It seems paths on bridges is the flavour of the month, with consultation for a design for the new Bridgewater Bridge kicking off this week: https://stategrowthtas.mysocialpinpoint.com/newbridgewaterbridge
The “reference design” that has been put out for consultation includes a 3-metre-wide shared path on the downriver side of the bridge.
Considering the likely volume of users on the bridge and the path being set at bridge level with a high barrier between it and the traffic lanes, a 3 metre width is a good response.
The reference design will not be the final design. Once the department has received all the community comment two construction companies will have to the chance to tender to design and build the bridge. The successful company may want to change the design.
What is not clear from the reference design in the video or pinpoint map, is exactly where the path at either end will start and end and fit in with the most common riding routes.
The department has put two maps up showing the connections, but these are difficult to find on the engagement page: https://www.transport.tas.gov.au/__data/assets/pdf_file/0008/265949/New_Bridgewater_Bridge_Reference_Design_-_Pedestrian_and_cycle_paths_-_October_2020.pdf
On the Brighton side of the river, the bridge access will be from Gunn Street, which will run under the new bridge, connecting to Old Main Road and Boyer Road and will have a 1.5-metre-wide footpath but no shoulders.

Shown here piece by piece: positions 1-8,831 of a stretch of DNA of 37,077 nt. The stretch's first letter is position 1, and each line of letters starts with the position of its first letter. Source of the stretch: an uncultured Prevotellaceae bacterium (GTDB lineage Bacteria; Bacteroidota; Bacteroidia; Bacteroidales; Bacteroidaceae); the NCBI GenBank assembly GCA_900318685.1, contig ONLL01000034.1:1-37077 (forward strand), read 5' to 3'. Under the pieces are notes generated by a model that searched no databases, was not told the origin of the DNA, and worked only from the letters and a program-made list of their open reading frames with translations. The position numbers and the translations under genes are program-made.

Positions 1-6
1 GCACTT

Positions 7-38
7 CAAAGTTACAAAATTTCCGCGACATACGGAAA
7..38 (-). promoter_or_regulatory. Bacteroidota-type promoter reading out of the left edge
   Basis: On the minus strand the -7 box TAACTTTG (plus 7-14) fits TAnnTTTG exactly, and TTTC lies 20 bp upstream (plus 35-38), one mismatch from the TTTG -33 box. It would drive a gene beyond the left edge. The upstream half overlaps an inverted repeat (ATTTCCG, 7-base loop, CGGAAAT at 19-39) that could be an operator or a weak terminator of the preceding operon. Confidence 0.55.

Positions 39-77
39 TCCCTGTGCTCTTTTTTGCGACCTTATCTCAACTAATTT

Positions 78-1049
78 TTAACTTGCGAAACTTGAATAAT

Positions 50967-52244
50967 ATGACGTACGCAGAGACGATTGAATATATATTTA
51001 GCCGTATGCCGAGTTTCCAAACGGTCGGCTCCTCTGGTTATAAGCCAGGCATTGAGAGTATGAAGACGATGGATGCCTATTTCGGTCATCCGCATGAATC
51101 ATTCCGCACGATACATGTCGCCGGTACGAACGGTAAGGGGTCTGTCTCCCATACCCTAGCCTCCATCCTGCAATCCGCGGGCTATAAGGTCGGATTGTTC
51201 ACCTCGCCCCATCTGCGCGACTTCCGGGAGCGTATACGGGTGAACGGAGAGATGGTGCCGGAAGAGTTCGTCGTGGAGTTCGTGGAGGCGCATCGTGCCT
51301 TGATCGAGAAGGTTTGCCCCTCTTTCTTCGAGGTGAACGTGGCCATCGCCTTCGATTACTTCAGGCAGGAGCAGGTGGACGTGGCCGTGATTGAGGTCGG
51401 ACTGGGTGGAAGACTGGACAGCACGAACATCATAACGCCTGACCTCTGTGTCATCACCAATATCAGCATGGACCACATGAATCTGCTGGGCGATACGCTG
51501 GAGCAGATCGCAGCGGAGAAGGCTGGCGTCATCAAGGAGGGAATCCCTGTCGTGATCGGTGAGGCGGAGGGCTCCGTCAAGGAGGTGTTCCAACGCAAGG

On the Granton side, the path access will be from Main Road, which will continue under the new bridge to join up with the Lyell Highway and have a 1.5 metre wide footpath and sealed shoulders. On the other side of Main Road, sealed shoulders will take cyclists to Black Snake Road.
Online design comment map
The Department of State Growth has a Social Pinpoint map up online for people to make comments on different elements of the design.
One commenter already has pointed out that Old Main Road is a good detour to get on to the current bridge and would hope access via that route for riders remains.
The only other comment regarding the shared path as we publish this is a desire for separated cycling and pedestrian paths rather than one shared path.
Many of the comments on the map relate to keeping the current bridge to preserve the rail corridor and a petition to the Premier protesting the move has already started up: www.change.org/p/premier-of-tasmania-new-bridgewater-bridge-needs-rail
If you want to ask questions in person, two community drop-in sessions have been organised for Wednesday 28 October at Brighton Civic Centre, 25 Greenpoint Road, Bridgewater at 10 am –1 pm and 4–7 pm.